Contract law remains, to a large degree, a matter of national jurisdiction, meaning that if Kroes wants to see substantive changes in it, she’d need to first contact the single market minister Michel Barnier, who in turn would have to lobby local legislators to effect that change. Even then, some alterations to Europe’s regulatory patchwork may be impossible to enforce due to their potential side effects on other industries. As Niklas Zennström admits, "a lot of the legislation we have is designed in the old world. Designed to protect large companies with large staffs." Sat alongside him on the Leaders Club, Boris Veldhuijzen van Zanten of The Next Web expresses agreement, pointing to Europe's greater burden of bureaucracy and asserting that the continent is "not just more risk-averse, there is actually more risk."

Easier to build an app for New York and New Orleans than for York, England, and Orleans, France

Even though the EU's total population of 500 million is well ahead of the United States' 311 million, that number is often severely limited by the continent's cultural, social, and linguistic heterogeneity, quite aside from its regulatory inconsistencies. It's easier to build an app that simultaneously serves the needs of users in New York and New Orleans than it is to make one that achieves the same for people in York, England, and Orleans, France.

The picture that emerges is a conflicted one of market-segmenting fragmentation and unhelpful commercial interconnectedness. You can’t modernize the legal and economic environment because of the complex knock-on effects that could result in other areas of commerce, but neither can you exploit the full European market without making some changes. As Kroes herself says, "a lot is happening and can happen in Europe," but first and foremost, the EU needs "to get more sincere attention" to the problem of why the cultural and creative talents of Europeans are not being transformed into prosperous web companies more often.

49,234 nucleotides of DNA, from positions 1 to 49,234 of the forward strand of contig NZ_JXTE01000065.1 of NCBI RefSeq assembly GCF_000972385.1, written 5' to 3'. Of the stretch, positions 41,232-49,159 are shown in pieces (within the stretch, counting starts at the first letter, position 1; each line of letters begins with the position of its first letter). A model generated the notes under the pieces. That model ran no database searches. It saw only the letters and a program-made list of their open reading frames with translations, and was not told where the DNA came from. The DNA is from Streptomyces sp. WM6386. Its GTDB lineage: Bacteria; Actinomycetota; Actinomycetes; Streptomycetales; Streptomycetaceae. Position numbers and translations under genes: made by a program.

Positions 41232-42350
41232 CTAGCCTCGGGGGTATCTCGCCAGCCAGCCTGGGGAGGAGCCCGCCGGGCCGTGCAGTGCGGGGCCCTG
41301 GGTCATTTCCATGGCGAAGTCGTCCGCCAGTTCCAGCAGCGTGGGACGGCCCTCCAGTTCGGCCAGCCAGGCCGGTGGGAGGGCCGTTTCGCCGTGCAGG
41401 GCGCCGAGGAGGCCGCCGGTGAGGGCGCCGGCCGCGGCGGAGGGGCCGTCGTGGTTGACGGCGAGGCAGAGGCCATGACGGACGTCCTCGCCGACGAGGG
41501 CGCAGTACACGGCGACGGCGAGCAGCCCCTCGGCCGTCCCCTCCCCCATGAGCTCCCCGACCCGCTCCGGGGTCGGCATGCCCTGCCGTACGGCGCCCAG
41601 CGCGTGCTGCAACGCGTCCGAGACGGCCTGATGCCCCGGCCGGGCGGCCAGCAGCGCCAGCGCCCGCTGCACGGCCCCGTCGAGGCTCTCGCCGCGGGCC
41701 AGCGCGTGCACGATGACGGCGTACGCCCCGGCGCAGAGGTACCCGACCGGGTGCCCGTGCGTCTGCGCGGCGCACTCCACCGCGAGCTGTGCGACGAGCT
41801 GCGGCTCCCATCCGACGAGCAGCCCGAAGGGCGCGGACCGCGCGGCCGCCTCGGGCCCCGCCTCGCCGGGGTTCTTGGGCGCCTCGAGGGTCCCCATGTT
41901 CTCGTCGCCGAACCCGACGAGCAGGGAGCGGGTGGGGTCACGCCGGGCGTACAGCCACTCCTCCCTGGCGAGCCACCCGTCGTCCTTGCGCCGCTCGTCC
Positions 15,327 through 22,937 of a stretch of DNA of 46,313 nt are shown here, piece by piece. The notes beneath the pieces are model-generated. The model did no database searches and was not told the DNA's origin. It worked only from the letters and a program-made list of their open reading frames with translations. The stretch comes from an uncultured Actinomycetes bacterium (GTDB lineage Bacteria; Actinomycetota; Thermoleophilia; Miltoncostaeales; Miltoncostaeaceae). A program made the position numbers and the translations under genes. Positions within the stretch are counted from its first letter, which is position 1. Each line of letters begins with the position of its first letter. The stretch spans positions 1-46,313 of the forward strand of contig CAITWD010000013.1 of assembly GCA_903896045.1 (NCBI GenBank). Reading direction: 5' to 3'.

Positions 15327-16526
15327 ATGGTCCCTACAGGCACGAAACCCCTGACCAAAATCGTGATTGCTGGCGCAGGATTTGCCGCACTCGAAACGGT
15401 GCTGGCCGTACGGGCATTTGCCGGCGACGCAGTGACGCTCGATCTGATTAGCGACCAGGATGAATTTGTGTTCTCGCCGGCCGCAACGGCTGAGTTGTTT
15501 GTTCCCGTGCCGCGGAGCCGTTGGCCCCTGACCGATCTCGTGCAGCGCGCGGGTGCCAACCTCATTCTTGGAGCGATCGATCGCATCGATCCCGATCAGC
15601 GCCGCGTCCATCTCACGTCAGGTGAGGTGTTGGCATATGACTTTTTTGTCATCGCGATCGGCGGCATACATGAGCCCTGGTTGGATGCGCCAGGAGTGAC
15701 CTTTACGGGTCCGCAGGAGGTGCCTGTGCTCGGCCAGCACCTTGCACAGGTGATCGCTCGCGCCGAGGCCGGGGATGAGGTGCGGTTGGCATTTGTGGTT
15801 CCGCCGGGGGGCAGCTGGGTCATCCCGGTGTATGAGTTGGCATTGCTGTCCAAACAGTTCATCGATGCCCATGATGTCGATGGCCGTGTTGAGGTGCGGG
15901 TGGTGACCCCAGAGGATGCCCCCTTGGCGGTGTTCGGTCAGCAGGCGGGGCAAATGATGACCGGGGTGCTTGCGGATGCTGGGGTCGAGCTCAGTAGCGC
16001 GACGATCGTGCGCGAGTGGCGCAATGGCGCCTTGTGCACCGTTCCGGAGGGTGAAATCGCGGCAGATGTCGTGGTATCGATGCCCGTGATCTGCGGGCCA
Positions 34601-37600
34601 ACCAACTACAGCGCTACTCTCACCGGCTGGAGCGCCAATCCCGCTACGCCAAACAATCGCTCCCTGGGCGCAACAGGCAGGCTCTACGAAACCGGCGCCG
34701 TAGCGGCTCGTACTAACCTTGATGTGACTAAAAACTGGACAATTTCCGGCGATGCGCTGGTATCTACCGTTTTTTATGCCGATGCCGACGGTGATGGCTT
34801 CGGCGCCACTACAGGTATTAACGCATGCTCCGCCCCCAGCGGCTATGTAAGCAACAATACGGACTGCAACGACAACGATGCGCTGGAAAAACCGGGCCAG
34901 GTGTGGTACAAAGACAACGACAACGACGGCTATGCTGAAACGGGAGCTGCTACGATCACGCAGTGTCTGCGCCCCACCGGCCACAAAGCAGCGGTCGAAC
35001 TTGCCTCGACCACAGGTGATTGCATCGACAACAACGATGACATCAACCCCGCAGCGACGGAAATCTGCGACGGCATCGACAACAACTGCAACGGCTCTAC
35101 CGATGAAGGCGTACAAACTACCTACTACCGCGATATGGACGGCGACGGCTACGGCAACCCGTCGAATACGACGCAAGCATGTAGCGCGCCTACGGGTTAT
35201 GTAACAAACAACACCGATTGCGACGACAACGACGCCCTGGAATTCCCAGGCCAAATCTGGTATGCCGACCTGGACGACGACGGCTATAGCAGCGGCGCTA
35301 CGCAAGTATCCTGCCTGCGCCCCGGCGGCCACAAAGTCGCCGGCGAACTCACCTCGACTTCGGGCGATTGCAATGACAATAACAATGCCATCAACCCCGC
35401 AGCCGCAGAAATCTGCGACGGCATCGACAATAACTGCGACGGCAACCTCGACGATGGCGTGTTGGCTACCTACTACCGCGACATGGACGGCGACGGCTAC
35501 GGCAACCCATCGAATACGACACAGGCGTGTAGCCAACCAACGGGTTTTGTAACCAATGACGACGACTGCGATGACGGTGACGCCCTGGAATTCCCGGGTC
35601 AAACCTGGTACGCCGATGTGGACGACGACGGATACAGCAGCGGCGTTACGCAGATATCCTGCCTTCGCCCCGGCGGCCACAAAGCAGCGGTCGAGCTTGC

The European Commission knows what needs to be done, but lacks the necessary powers

It’s not like the continent is bereft of entrepreneurial competence. German author Hermann Simon has written an entire book on the subject of "hidden champions," which he defines as low-profile but market-leading companies that were started up around the task of doing a single thing extremely well. Though Simon's work is primarily concerned with manufacturing firms, the lessons from their success can be easily transposed to the online world. He urges a tight focus on solving a particular problem, which narrows down your potential market, but offsetting that limitation by moving to internationalize rapidly. In other words, do one thing better than everyone else, and then sell it to as many people as possible.

Two Berlin-based startups that have followed Simon's prescriptions are SoundCloud and 6Wunderkinder. One is an excellent music streaming and sharing portal, the other competes for the title of best to-do app with its much-lauded Wunderlist — and both have served up their software to the broadest possible audience by making it available on the web, the desktop, and via mobile apps. SoundCloud crossed the 10 million users mark last year while 6Wunderkinder now counts some 8.5 million people using its service.

"The fairy tale is that it's all happening in Silicon Valley."